Argues That Separating The Unrelated Divisions Could Lead To Potential Value Creation Of 40-75% And Dismisses Management's Arguments Against Tax-Free Spin-Off
NEW YORK, Feb. 12 /PRNewswire/ -- MMI Investments, L.P., one of the largest stockholders of Chemed Corporation (NYSE: CHE), announced today that it has sent a letter to the Board of Directors of Chemed in which MMI argues that the combination of Roto-Rooter under the same corporate umbrella as Vitas makes little strategic and economic sense and that the two should be separated by means of a tax-free spin-off that would allow shareholders to benefit from each company's value as a separate entity.
Based on the valuation of comparable public companies and prices paid in precedent transactions, as set forth in an analysis included with the letter, MMI estimates that a tax-free spin-off could potentially yield an increase of 40-75% per share from Chemed's February 11th closing price. Speaking on behalf of MMI, Clay Lifflander explained that despite public statements by Chemed's management arguing against a spin-off, it has presented no compelling reason for its view, and that Chemed's current structure is denying shareholders the ability to recognize maximum value for their investment. Mr. Lifflander called on the Board to provide its view regarding a spin-off to shareholders as soon as possible.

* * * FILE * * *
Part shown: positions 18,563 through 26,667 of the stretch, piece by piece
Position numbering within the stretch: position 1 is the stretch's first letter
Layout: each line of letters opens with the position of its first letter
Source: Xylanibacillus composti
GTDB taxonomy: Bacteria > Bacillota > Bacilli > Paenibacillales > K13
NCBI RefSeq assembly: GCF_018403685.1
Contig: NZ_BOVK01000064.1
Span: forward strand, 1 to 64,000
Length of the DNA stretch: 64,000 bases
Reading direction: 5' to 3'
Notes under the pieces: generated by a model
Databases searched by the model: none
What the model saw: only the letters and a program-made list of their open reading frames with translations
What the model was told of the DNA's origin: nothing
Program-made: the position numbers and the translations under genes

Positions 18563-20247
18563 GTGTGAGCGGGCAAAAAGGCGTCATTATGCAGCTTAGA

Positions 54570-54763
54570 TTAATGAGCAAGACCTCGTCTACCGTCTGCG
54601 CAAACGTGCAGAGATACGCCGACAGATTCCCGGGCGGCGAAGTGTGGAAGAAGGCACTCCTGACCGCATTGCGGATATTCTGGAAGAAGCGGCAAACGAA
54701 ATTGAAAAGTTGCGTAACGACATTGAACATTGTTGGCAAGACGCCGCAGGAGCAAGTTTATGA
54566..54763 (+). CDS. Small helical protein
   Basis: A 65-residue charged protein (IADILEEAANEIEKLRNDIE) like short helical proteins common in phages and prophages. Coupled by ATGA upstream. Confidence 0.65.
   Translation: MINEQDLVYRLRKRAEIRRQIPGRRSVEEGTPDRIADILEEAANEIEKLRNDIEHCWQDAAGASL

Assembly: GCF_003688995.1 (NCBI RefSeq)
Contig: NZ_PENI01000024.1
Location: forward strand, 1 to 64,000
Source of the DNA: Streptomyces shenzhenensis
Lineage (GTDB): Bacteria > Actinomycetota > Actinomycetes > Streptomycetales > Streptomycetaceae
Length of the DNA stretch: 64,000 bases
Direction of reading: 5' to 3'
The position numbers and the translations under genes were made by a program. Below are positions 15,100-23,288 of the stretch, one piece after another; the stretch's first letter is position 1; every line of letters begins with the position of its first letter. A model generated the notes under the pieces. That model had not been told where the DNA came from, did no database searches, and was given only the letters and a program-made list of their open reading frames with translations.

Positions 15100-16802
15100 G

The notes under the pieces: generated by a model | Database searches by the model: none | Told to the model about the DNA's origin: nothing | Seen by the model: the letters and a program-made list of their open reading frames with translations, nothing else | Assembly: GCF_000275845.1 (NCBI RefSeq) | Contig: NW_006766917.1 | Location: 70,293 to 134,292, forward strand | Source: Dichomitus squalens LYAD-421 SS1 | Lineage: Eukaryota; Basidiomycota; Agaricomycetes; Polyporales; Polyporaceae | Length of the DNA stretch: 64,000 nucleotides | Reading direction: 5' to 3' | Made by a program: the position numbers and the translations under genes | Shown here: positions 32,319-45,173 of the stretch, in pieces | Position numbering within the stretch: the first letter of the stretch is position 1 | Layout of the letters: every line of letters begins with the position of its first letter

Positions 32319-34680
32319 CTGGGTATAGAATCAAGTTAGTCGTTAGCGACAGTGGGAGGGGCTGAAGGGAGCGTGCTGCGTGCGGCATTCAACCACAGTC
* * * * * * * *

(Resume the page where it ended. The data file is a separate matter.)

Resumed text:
The full text of the letter follows:
Dear Members of the Board,
MMI Investments, L.P. is the owner of 800,000 shares of Chemed Corporation or approximately 3.6% of its outstanding common stock. As a long-term value investor, we believe Chemed's two divisions, Roto-Rooter and Vitas, share an extremely attractive cash flow profile. This financial characteristic appears to be the only thing that Roto-Rooter and Vitas share. These diverse businesses, plumbing/drain-cleaning and hospice care, have separate operations, brands, management, customers, economic sensitivities, financing needs, different potential strategic alternatives and fair market valuations. Logic clearly dictates that Roto-Rooter and Vitas do not belong together, and but for Chemed's lineage as a diversified conglomerate, they would already be separate entities. We believe this combination creates no synergy and is inhibiting value realization, and that these two businesses should be separated by means of a tax-free spin-off.
We have enclosed herewith an analysis that compares Chemed's current valuation and stock price with that of comparable public companies to each of its subsidiaries and with the valuations ascribed to such companies in takeover transactions. Subject to the assumptions set forth in the enclosed analysis, the potential outcomes from a spin-off are impressive: a stock price of more than $55 to nearly $62 on an independent trading basis, and more than $68 to nearly $71 per share if both businesses were subsequently taken over. A takeover of these businesses in the present structure is highly unlikely due to the lack of a single strategic acquirer for both businesses. These ranges imply a baseline potential increase of approximately 40% to 75% from Chemed's February 11th closing price of $40 per share. Ironically, we believe the greatest limitation of this analysis (that there is currently only one publicly-traded comparable for Roto-Rooter) makes our strongest point: nearly all of Roto-Rooter's public comparables have been acquired already.